Tina Lewis Rowe

Insights, Information & Inspiration

Fresh Woods and Pastures New: Start With Your Work Space

One of my favorite lines of poetry is by John Milton: “Tomorrow, to fresh woods and pastures new.”  The poet wasn’t writing about work, but those words certainly apply to the longing we sometimes have for a fresh start. If you can’t start fresh, you can at least freshen things up in your work space and in your mind and spirit as well.  January is a good time for that. (February through December can be, as well.) Here are the basics:

1. Do the most obvious cleaning and tidying first, so those who visit your work area will notice and you will get a positive feeling right away. Completely clear the top of your desk or work top and wash and sanitize it. Wash or dust everything, even if the items don’t appear to be dirty.  You will probably be surprised at how much dust and dirt you remove.

2. Decide what needs to be on your desktop before you put anything back. Consider the items that you think of as necessary to have in front of you or at least close at hand. Apply the test of asking how often you use the item and when you used the item last.

If you don’t use an item but you want it for the cool factor (the red Swingline stapler that shows you like the cult movie, Office Space, for example), maybe it is time to move on from there. Maybe not, but at least think about it. By the way, that Milton isn’t related to John Milton, the poet.

3. After you have the essential items in place, consider the other things you have in and around your work space.  What about freshening up the photos, cards, notes and other things that you may not even notice anymore? Replace them with new items or rearrange them to add some freshness. Or, take them home and don’t put anything in their place and see how open your work area feels.

4. Your next project can be to sort through desk drawers, bookshelves, the items you have under your desk, things on the cubicle walls and stuff and things in general. Down the line you can work on paper files, books or old forms and items that are no longer needed. You may not get to those things for a while, but at least the area where you do your work will look more fresh and appealing. If not to you, to those who come into your work space.

The bottom line: You will probably have few opportunities to move to completely fresh woods and new pastures in your life and career. You may have thought you were doing that, only to find that the grass was not as green as it looked from the other side of the pasture fence.  Try a simple thing like making a fresh and clean work area. After that, focus on creating a fresh you. You can probably also use that at home!

January 7th, 2014 Posted by | Life and Work, Personal and Professional Development | 7 comments

7 Comments »

  1. OK, I cleaned my desk top, just for you. I have to admit, it looks a lot better, so thanks for the reminder. Kim (not really Martha Stewart, as you could tell if you saw my kitchen.)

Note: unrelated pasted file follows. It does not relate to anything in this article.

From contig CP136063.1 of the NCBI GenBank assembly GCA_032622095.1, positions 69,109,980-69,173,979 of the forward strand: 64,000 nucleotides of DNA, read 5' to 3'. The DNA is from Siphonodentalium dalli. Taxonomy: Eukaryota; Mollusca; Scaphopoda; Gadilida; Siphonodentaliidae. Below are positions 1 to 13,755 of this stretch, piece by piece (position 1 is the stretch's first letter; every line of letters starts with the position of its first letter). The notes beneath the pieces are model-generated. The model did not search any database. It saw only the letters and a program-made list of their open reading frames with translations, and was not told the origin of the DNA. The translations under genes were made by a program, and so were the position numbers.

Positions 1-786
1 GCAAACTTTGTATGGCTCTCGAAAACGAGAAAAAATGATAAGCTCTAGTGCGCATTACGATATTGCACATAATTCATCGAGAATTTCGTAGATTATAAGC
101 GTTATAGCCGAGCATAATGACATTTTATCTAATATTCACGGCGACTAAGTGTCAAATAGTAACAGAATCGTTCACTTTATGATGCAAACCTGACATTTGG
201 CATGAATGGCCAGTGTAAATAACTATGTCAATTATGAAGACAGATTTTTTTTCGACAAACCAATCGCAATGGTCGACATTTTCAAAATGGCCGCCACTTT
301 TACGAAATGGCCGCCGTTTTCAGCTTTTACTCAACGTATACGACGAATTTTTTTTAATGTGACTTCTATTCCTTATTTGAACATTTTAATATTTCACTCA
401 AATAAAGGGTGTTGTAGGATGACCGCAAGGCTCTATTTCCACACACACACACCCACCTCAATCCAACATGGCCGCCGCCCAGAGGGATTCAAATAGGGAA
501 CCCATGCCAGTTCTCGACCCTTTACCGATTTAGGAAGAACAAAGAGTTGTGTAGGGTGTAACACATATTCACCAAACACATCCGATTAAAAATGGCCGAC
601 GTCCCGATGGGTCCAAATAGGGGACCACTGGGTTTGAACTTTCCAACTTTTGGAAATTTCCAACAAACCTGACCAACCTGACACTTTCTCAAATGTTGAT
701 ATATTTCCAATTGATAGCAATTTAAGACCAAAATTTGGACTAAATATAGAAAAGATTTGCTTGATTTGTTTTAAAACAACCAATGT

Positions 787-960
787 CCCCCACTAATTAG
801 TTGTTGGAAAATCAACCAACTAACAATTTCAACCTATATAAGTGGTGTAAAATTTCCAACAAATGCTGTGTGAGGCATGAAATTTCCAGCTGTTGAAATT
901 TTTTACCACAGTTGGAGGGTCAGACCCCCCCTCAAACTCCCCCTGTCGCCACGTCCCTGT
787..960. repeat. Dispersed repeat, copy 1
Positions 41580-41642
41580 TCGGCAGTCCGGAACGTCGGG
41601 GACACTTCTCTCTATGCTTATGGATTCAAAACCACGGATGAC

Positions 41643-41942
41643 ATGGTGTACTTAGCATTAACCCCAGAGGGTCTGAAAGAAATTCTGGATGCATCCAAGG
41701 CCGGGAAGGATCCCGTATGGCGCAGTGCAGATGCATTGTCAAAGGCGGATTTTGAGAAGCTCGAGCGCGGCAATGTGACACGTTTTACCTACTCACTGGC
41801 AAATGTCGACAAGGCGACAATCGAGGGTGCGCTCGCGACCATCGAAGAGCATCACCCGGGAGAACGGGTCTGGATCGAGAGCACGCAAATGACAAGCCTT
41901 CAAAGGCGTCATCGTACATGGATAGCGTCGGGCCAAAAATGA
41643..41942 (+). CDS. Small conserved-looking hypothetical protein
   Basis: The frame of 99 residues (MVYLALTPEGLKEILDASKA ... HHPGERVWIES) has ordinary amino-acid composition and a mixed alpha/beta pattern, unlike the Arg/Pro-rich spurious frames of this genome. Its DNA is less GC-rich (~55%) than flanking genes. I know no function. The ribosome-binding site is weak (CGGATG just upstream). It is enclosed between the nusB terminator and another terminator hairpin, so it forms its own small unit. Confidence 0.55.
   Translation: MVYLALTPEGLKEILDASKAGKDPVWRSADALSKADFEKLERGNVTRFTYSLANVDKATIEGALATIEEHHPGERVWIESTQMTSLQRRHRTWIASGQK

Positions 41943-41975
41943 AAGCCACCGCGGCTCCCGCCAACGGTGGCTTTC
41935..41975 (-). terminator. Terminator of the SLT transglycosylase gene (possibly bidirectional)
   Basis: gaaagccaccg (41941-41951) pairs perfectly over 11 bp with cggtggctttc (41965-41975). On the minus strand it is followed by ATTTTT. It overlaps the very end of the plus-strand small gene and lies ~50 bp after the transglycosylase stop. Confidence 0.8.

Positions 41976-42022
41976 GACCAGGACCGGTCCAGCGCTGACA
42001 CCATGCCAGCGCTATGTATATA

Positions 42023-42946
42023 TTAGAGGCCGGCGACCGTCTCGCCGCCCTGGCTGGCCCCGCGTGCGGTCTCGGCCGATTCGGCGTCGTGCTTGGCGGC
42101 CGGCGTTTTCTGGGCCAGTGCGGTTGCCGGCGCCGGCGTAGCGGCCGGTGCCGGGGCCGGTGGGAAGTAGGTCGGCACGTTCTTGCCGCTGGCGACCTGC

Comment by Martha Stewart, Jr. | January 8, 2014

  2. Our cubicles can get pretty grungy, but since we have to share them with other shifts, we have to keep them basically clean. The biggest conflict is about what “has” to be on the work surface. I think it’s time for you to write about keeping the kitchen and lunch room clean, because we have new employees and we’re having some of the same problems as before. I’m going to get with the team leader about it. Sigh.

    Comment by Mike | January 8, 2014

  3. Mission Accomplished. Now my boss wants to know if I’m getting ready to quit. :-) B.R.

    Comment by Mr. Clean | January 8, 2014

  4. My boss says something about my messy desk every time she sees me, but she almost never says anything about how much work I’ve gotten done! I understand about not having a work area be really dirty or smelly, but does it really hurt her or anyone else for me to be comfortable and able to relax, if my work is good?

    Comment by Not Martha | January 8, 2014

  5. Tina says: Hello to “Not Martha” and others. I received several emails expressing the thought by readers that they work as well or better in less-than-tidy work areas. That may be–and it could be that some people can be comfortable in a dirty or very cluttered home. But, all of us should clean and organize both our homes and our work areas now and then. So, this wasn’t meant as an indictment of anyone’s work style, honestly!

    Now, get your chores done! (I’m smiling–you smile too!)

    Comment by T.L.R. | January 9, 2014

  6. Hello Tina, I’ve enjoyed reading your website and have found a lot of things I can use in my work. About cleaning desks, I wanted to tell you about having my photo taken for a magazine article. The messy appearance of my desk and the shelves and wall behind me didn’t present me the way I wanted to be seen by others. Now I try to keep it in a way that represents me better.

    I’ll come back to visit your site often

    Comment by R.F. | January 11, 2014

  7. Good thoughts.

    Comment by Bob | January 11, 2014

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